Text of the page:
April 29 (Bloomberg) -- Gold futures rose on speculation that the Federal Reserve will maintain bond purchases to bolster the U.S. economy, while demand for coins and jewelry climbed.
Slowing inflation offers the Fed more scope to provide the economy with more liquidity and lower interest rates for longer. Chow Sang Sang Holdings International Ltd. said that jewelry sales at its 44 shops in Hong Kong more than doubled in the two weeks ended April from a year ago. Last week, gold jumped 4.2 percent, the most in 15 months, partly as coin demand from mints in the U.S. and Australia soared after futures on April 15 plunged 9.3 percent, the most in 33 years.
“The Fed meeting is crucial as data out of U.S. has been mixed,” Frank McGhee, the head dealer at Integrated Brokerage Services LLC in Chicago said in a telephone interview. “Physical demand continues to remain strong.”
Gold futures for June delivery gained 0.9 percent to settle at $1,467.40 an ounce at 1:41 p.m. on the Comex in New York. The price headed for the biggest monthly drop since December 2011 after entering a bear market on April 12.
This month, holdings in exchange-traded products backed by gold have slumped 166.27 metric tons, heading for a record decline, according to data compiled by Bloomberg. On April 23, bets on a Comex price drop by hedge funds and other large speculators were 69,726 futures and options, within 0.6 percent of the all-time high reached six weeks earlier, U.S. Commodity Futures Trading Commission data showed on April 26.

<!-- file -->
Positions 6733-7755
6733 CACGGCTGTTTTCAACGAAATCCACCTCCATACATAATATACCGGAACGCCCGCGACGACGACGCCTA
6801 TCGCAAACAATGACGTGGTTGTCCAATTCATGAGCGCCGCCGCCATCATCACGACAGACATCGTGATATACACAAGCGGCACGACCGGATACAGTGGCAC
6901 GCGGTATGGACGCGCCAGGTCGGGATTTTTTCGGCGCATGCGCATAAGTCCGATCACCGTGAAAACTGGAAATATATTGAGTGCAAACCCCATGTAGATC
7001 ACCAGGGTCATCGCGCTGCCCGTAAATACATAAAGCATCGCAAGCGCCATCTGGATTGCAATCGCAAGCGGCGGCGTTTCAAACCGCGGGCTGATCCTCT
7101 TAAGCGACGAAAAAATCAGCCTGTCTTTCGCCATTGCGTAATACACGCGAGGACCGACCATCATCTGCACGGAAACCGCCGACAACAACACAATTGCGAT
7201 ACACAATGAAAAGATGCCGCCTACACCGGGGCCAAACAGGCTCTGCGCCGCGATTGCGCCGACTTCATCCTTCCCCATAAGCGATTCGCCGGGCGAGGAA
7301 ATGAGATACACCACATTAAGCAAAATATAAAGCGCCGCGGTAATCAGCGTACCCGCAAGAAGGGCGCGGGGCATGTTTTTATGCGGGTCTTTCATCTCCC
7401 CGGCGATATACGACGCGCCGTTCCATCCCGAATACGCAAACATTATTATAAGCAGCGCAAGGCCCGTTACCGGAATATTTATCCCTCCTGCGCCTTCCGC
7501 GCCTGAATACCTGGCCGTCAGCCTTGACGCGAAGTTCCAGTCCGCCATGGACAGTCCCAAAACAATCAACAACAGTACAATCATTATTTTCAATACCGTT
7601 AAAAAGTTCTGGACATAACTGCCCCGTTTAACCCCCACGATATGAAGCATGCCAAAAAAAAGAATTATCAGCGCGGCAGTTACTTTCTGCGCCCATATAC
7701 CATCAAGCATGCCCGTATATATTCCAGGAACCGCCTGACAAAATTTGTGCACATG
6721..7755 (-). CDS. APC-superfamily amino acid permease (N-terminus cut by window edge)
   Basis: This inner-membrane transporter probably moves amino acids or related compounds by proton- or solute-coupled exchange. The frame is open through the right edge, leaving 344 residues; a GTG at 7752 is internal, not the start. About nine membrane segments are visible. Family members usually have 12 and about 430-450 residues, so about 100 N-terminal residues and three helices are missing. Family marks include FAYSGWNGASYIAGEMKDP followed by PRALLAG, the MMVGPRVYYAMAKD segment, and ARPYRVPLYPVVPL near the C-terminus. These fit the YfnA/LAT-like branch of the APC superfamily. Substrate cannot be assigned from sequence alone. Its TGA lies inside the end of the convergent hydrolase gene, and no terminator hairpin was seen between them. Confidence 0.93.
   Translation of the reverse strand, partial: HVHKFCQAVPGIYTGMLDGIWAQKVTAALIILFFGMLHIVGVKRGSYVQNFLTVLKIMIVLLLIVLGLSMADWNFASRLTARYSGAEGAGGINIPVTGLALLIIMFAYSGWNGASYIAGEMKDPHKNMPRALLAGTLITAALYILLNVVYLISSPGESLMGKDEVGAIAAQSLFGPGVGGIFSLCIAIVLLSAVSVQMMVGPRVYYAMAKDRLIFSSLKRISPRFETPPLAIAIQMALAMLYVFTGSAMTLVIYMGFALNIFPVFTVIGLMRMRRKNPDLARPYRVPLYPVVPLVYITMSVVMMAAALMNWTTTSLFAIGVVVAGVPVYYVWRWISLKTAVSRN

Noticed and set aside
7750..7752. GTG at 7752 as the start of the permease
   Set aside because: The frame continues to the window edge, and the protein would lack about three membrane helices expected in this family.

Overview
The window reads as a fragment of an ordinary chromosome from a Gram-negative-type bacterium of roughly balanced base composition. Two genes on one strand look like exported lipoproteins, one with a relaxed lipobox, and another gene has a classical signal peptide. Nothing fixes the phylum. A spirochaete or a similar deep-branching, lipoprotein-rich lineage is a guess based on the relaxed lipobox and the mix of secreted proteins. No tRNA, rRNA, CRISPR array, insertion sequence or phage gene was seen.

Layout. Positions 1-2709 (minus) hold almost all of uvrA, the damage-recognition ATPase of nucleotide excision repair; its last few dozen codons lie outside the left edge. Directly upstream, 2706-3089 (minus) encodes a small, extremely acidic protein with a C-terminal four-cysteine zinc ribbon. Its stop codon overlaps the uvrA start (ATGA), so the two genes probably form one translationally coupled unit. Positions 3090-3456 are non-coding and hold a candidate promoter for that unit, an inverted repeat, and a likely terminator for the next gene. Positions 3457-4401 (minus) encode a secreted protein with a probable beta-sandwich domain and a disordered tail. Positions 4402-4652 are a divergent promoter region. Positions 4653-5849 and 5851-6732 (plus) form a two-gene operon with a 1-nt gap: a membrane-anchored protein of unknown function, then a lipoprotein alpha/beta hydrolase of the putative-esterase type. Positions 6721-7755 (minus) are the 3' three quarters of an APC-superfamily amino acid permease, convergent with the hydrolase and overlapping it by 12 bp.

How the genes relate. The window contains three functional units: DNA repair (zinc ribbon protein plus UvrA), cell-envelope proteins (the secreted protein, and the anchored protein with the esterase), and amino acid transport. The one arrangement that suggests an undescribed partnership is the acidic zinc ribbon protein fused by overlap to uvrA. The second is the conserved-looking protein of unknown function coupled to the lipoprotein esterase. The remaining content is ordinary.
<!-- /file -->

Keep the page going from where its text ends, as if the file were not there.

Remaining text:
Coin sales by the U.S. Mint headed for the highest since December 2009, while inventory monitored by the Comex last week touched the lowest since July 2008.
“The key question in the near term is whether retail and jewelry demand can continue to counter ETP outflows and the rise in gross shorts,” Barclays Plc analysts Suki Cooper, Lynnden Branigan and Christoper Louney said in a report. “In our view, the vulnerability of further ETP outflows subsides should prices recover to above the $1,500 level or equity markets underperform, given the stronger correlation between the two.”
HSBC cut its estimate for gold’s average price this year to $1,542 from $1,700, saying that the “capitulation in the gold price dealt a severe blow to investor confidence, which may take many months to restore.”
Silver futures for July delivery gained 1.6 percent to $24.166 an ounce on the Comex. The price has dropped 20 percent this year.
On the New York Mercantile Exchange, platinum futures for July delivery rose 2.1 percent to $1,507.40 an ounce.
Earlier, the price jumped as much as 3.3 percent amid concern that supplies from Impala Platinum Holdings Ltd. may be disrupted.
Zimbabwe Mines Secretary Prince Mupazviriho said that the country has no intention of stopping the acquisition of some land from an Impala unit as an appeal is discussed.
Anglo American Platinum Ltd. is the world’s biggest producer, following by Impala. The companies are based in South Africa.
Palladium futures for June delivery climbed 2.5 percent to $699.20 an ounce, the biggest gain since March 20.
To contact the editor responsible for this story: Steve Stroth at firstname.lastname@example.org